For example, the Catholic Church spent $3 million in 2022 to try to influence Kansas voters to ban most abortions. Also, some churches regularly endorse candidates, which is illegal and should cost those churches their tax-free status. (The IRS generally turns a blind eye.)

Here are the reasons that churches should remain largely untaxed:

  • Churches are non-profits. Non-religious non-profits are not taxed — philosophically because they are for the public good. Any non-profit could see “income” outpace “expenditures” in any given year, but churches do not have shareholders who benefit from the value raised.
  • Not everything associated with churches is tax-exempt. Megachurches selling books and merchandise must pay taxes on those profits and royalties. Pastors pay taxes much like the rest of us, though they benefit from a housing exemption.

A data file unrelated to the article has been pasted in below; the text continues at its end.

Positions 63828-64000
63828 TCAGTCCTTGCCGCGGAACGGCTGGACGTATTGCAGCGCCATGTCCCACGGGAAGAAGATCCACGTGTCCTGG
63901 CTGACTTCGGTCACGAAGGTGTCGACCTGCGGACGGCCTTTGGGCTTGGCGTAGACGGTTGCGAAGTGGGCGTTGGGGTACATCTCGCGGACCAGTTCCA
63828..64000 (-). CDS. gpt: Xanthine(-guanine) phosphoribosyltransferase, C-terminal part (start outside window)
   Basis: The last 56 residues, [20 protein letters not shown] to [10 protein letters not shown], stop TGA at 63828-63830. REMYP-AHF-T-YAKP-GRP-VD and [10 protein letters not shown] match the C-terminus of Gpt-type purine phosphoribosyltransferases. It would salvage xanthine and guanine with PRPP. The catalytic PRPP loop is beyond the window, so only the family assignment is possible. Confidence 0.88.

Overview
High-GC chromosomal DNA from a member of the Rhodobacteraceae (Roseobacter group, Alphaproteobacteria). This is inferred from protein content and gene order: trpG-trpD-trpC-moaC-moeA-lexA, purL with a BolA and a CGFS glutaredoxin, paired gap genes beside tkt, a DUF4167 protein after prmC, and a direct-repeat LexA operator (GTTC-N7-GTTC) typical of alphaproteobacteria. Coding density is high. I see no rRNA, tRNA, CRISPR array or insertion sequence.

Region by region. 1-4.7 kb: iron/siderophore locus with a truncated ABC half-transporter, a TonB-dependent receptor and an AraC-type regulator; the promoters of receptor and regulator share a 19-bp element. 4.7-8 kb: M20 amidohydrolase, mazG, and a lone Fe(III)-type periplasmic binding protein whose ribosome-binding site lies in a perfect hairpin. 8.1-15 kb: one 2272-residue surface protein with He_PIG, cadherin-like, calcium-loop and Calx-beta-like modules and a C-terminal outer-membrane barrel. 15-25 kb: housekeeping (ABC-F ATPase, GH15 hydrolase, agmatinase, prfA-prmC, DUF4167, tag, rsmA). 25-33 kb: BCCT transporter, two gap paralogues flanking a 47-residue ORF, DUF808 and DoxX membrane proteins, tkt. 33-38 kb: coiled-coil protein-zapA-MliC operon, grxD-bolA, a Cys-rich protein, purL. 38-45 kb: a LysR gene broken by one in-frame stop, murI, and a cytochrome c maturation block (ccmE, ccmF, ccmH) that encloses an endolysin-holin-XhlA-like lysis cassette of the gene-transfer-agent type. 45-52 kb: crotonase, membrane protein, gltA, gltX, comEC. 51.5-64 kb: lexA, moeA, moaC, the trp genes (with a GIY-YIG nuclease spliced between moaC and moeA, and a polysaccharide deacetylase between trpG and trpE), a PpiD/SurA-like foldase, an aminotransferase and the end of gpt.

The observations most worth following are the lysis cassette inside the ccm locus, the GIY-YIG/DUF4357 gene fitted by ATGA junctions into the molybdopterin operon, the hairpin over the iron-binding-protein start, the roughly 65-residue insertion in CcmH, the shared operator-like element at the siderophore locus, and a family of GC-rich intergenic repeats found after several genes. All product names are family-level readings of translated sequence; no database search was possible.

• Churches wouldn’t pay that much in taxes. Let’s pretend that contributions to churches were “income.” Let’s also pretend that taxing contributions would not drastically decrease offerings or shut down many churches. Rough estimates indicate that income tax revenue from churches would amount to a rounding error in government expenditures — about 0.05% of the $4 trillion federal budget.
  • Church-goers are different from churches. Some may complain that churches are influencing politics when really, it is church-goers who allow their faith to influence their politics. Churches should not be punished for their parishioners, who have the right to believe and vote as they desire — plus, these parishioners are taxed.

Religious Practices in Public Schools

In theory, public school employees should never encourage or discourage the practice of any religion, while students may exercise their faith in any way as long as that exercise does not disrupt school proceedings or infringe on another student’s right to exercise religion.